Things That Matter

While El Paso Was A Devastating Moment In U.S. History, These People Stood Up To Save Anyone They Could

The El Paso mass shooting has wrecked the El Paso and Latino-American community at large. It feels impossible to comprehend so much hate for our culture, our people. Yet, in the face of deadly hate, a few people put their lives on the line to protect friends, family, and strangers. Most of these people risked their lives to save others. Many of them sacrificed their lives. All of them are heroes who deserve to be honored in life and in death. Here are some of the biggest heroes from the El Paso shooting that deserve the media attention.

1. Jordan Anchondo gave her life using her body as a shield from her 2-month old baby, Paul. Only the baby survived.

Credit: @KateBieri / Twitter

Jordan and Andre Anchondo had celebrated their one year wedding anniversary three days before they went to Walmart to buy school supplies for their five-year-old daughter. Experts believe that  Jordan used her body as a shield to protect her baby, Paul. Paul was grazed by a bullet but survived. Only his two fingers were broken, likely from the fall of his mother’s body on top of him. Jordan died in the ultimate sacrifice for her child.

2. A witness said they saw Andre Anchondo, RIP, try to grab the gun from the shooter.

Credit: Jordan Jamrowski / Facebook

While his wife was shielding their two-month-old baby, Andre was seen lunging at the shooter in an obvious attempt to stop him. His bravery may have cost him his life, but we’ll never know how many lives were saved by those few moments the shooter was distracted.

3. Jorge Calvillo García died shielding his granddaughter, Emily, from bullets.

Credit: @RobertKFOX14 / Twitter

Jorge’s nephew, Raul Ortega, told KFOX14 that Jorge and Emily were raising funds for a soccer team that Jorge coaches outside of the Walmart. According to Foreign Secretary Marcelo Ebrard, Jorge was visiting his son Luis Calvillo (also pictured), who was also shot and injured and is from Torreón, Mexico.

4. Off-duty Army soldier Glendon Oakley saw children running without their parents and grabbed as many kids as he could and ran out of the store.

Credit: @crapitsheckboy / Twitter

Apparently, Oakley was in the Foot Locker next door to Walmart when a kid ran in and told everyone there was a shooter. At first, he didn’t believe him, but after hearing gunshots, he left the safety of the Foot Locker to see how he could help. He saw kids running around without their parents and ran into the Walmart to carry as many kids as he could out to safety.

5. David Johnson, 63, died while shielding his wife and 9-year-old granddaughter inside the Walmart.

Credit: @AC360 / Twitter

His daughter, Krystal Alvord, started a GoFundMe for the funeral costs. She commemorates his heroism in the post saying, “my amazing father pushed my niece and mother out of the way of fire, taking the possible bullets meant for them. He was the best husband, father, grandfather, and friend.”

6. Chris Grant, 50, threw bottles at the gunman to distract him. That’s when the gunman started shooting at him.

Credit: @CNN / Twitter

Grant told CNN, “I heard gunshots and I knew what it was so I ran towards my mother to try to shield her. I saw him popping people off. To deter him, I just started throwing bottles at him,” he told CNN from his hospital bed. “One went right towards him and that’s when he saw me. I ducked, and he just boop-boop-boop-boop started firing off rounds at me. I was like, ‘Oh my God, this guy is shooting at me.”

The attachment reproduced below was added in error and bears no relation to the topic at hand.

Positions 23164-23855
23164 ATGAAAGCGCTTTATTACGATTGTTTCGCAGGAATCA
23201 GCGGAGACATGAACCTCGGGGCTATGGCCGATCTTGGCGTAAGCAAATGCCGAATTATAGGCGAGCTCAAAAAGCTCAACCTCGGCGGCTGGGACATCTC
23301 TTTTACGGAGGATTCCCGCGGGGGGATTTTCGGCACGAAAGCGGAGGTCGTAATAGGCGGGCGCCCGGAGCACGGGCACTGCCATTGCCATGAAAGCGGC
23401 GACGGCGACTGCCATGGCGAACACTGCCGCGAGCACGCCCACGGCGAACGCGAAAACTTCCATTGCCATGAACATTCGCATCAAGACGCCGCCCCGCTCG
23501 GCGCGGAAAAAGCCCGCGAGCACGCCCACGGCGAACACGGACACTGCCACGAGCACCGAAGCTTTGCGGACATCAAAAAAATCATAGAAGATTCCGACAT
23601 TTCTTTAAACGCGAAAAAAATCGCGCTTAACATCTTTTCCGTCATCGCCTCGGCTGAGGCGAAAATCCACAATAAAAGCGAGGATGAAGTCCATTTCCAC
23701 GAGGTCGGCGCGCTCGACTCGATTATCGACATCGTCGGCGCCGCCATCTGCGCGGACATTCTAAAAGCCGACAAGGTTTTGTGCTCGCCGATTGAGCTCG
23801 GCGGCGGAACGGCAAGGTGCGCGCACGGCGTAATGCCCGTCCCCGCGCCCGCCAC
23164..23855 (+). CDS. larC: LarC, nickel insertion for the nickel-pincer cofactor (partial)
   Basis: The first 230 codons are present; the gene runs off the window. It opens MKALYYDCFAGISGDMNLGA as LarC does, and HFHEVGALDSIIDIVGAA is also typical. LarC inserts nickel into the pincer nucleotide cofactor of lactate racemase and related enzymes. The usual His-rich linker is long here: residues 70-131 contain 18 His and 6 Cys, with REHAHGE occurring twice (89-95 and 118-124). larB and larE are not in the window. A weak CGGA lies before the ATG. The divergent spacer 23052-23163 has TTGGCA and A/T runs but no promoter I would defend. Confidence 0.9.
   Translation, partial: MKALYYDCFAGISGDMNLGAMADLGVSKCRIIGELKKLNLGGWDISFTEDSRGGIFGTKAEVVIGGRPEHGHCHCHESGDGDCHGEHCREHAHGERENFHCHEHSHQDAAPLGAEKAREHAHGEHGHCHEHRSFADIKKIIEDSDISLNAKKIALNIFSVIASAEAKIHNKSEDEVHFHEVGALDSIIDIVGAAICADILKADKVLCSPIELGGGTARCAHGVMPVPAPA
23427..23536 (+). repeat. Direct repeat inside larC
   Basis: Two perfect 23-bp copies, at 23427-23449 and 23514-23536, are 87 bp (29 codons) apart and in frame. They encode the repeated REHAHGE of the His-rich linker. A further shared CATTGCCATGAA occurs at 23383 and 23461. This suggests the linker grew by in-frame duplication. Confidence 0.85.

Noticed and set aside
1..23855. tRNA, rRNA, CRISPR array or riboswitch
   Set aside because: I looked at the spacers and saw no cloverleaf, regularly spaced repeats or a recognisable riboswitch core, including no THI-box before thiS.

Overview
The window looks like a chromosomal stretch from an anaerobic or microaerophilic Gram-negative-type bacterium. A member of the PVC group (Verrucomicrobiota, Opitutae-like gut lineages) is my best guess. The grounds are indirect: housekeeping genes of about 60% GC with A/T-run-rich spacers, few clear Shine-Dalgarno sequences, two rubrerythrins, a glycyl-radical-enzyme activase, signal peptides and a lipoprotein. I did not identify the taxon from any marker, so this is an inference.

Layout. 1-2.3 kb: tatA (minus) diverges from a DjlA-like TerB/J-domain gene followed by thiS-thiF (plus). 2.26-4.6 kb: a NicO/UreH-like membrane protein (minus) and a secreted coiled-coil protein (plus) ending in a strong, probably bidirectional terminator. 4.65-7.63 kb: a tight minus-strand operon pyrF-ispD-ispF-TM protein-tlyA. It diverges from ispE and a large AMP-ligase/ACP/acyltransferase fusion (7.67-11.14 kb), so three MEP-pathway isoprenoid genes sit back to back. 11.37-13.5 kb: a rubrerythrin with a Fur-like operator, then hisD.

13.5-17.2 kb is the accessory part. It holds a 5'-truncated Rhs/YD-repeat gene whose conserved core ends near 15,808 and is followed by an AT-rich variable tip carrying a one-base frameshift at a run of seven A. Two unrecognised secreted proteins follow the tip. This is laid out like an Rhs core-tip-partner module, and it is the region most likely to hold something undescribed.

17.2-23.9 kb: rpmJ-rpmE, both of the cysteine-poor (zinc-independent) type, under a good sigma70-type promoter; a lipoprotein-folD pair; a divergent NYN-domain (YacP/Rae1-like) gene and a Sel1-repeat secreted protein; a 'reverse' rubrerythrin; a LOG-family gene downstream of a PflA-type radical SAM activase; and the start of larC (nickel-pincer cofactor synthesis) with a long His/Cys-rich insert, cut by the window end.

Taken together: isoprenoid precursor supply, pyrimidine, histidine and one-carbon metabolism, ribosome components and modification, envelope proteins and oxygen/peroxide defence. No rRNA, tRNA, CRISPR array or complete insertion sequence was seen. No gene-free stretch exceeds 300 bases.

Grant was shot twice near his rib cage, but he says those aren’t the injuries that hurt most. He told CNN the part that hurts most is remembering the gunman slaughtering people as they prayed in Spanish. Grant distracted the gunmen and somehow survived a hail of bullets.

7. Walmart employee Gilbert Serna helped at least 150 people escape through an emergency exit.

Credit: @BuzzfeedNews / Twitter

Serna had been working at the Cielo Vista Walmart for almost 19 years when he heard a panicked voice on his radio say, “Code brown, run quick.” Serna yelled, “Follow me!” and led about 100 customers and employees out a fire exit and had them get into four shipping containers. Instead of getting inside himself, he ran out the side of the building to the parking lot and led the girl’s soccer team that was outside fundraising and another 50 or 60 people into the nearby Sam’s Club.

8. Eleven-year-old, Ruben Martinez, came up with the #ElPasoCHALLENGE, meant to uplift his community.

Credit: @rgandarilla99 / Twitter

It’s no secret. We’re all feeling fear like we’ve never felt before. It’s all too easy to fall into a depression spiral. After the shooting, Ruben went to his room to brainstorm a way to lift up his community. He came up with the #ElPasoChallenge, which challenges every El Pasoan to perform 20 acts of kindness in honor of each of the then-20 victims of terrorism. This is how we don’t let the terrorists win.

READ: Here’s How One 11-Year-Old El Paso Resident Is Trying to Bring Some Positive Light After A Horrible Mass Shooting

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Emma González Is In A New Documentary About Gun Control Called ‘Us Kids’

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Emma González Is In A New Documentary About Gun Control Called ‘Us Kids’

ANGELA WEISS / Getty

Two years ago in 2018, American activist Emma Gonzales marked the headline of every news organization. As a victim of the Stoneman Douglas High School shooting in Parkland Florida, Gonzalez garnered national attention on February 17, 2018, after giving an 11-minute speech at a gun control rally in Fort Lauderdale, Florida. In the days, weeks, months, and years since delivering her speech, Gonzalez has made waves with her activism.